Bites of Spring

Some vegetables have been unfairly maligned. Think of how many generations of children (and adults) have been prejudiced against Brussels sprouts, when in reality, these miniature little cabbages should be treasured for their nutty and distinctive flavors.

People hear “pea soup” and immediately imagine some drab olive-green concoction with the consistency of wallpaper paste and a flavor to match. But peas are some of the first flavors of spring and should be anticipated and celebrated like the first bottles of Beaujolais Nouveau in November or the first spears of asparagus in March or April.

Actually, spring’s English peas are quite different from the field peas, which are meant to be dried, and from snap peas, which are eaten pods and all. English, or garden, peas are best cooked and eaten immediately after they come out of their shells. It’s always a good idea to buy more than you think you’ll need because a pound only results in a cup of the shelled peas. If you need to store them for a day or so, you can wrap them well and keep them in the coldest part of the refrigerator.

The other danger is overcooking. If you are going to use the peas in a salad, you can just blanch them for half a minute in boiling water followed by an ice-water bath. That will keep their crunch and beautiful green color.

But the classic preparation is a cold pea soup accented with fresh mint, a dollop of crème fraîche and a miniature bouquet of pea tendrils. If peas have been unfairly relegated to your “do not eat” list, give them a try this spring. We’ll work on brussels sprouts in the fall.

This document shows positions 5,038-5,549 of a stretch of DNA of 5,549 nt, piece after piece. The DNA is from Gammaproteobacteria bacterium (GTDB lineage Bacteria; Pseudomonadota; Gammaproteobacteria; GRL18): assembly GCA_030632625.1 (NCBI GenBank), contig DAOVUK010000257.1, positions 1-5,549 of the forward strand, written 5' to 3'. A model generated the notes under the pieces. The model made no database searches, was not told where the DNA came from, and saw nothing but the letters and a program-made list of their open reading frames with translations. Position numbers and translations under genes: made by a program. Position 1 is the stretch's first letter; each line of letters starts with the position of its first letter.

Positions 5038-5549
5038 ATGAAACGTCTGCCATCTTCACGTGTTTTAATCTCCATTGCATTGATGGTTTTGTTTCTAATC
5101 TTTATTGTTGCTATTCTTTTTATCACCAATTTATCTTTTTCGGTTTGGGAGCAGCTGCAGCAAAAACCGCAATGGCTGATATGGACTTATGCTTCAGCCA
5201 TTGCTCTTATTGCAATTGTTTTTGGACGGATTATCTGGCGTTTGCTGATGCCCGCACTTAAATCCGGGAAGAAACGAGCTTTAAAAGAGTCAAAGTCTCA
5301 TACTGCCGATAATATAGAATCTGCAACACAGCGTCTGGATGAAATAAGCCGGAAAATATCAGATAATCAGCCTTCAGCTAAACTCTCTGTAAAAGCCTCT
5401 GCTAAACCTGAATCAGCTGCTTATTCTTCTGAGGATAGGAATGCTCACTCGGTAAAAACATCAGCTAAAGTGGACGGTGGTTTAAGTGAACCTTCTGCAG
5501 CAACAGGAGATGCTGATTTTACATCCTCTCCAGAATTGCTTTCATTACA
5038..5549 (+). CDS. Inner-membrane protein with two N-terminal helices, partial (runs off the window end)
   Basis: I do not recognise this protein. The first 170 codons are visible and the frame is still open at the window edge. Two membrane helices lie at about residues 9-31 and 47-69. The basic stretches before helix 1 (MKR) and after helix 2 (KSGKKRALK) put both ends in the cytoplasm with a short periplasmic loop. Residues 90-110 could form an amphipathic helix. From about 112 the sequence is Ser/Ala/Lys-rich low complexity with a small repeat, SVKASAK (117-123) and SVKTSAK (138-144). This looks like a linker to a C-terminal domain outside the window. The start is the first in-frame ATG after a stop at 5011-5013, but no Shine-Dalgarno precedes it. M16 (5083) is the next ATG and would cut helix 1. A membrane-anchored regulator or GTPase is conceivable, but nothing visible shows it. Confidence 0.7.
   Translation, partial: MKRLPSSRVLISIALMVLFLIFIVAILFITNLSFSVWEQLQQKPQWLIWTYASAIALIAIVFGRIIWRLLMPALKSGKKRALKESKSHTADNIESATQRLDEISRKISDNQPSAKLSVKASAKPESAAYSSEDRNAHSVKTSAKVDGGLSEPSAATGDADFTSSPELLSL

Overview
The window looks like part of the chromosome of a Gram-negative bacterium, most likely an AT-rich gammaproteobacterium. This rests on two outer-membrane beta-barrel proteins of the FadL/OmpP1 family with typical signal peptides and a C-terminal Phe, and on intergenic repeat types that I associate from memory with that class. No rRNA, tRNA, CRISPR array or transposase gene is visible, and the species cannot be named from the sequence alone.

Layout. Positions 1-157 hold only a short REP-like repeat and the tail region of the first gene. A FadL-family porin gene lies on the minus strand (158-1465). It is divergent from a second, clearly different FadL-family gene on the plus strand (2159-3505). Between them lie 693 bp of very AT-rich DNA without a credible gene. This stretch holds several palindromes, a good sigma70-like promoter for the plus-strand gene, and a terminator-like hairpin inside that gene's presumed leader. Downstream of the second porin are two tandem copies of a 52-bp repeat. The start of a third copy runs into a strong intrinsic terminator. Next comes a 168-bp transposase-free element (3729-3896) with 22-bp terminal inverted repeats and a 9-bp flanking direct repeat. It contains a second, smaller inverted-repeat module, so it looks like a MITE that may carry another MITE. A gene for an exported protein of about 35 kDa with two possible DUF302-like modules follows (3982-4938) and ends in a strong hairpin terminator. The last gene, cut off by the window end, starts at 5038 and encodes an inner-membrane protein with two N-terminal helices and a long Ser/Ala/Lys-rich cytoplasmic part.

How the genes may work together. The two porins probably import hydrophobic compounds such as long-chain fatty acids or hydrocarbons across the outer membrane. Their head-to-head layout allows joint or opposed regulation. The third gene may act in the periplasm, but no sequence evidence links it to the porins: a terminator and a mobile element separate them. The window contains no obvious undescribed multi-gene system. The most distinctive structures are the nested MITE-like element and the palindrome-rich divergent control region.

Visit for my parmesan-and-herb crouton recipe. Croutons are a crunchy accompaniment to any soup and just as delicious for snacking.

Make the most of the first English peas of the season with this traditional cold pea soup, garnished with mint, crème fraîche and pea tendrils.

Cold English Pea Soup

Serves 4

  • 2 tablespoons olive oil
  • 1 small onion, finely diced
  • 8 cups water
  • 4 pounds fresh English peas (4 cups shelled)
  • Ice-water bath
  • Salt, to taste
  • Black pepper, to taste
  • 4 fresh mint leaves (plus more for garnish)
  • Crème fraîche, for garnish

In a small sauté pan, heat the oil over medium heat and cook the onion until it is soft but not browned. Bring 8 cups of water to boil in a large pot. Add the shelled peas and bring back to a boil. Let cook until the peas are tender but still bright green, about 6 minutes.

Drain the peas, reserving about 1/2 cup of the boiling liquid and immediately put them into an ice-water bath. This will help them retain their beautiful green color.

Drain the peas and return them to a high-sided pot or bowl along with the reserved cooking liquid and softened onions. Use an immersion blender to puree the peas. Salt and pepper to taste; add 4 mint leaves and continue to puree.
Serve at room temperature or chilled with a dollop of crème fraîche, mint leaves and some pea tendrils if they are available.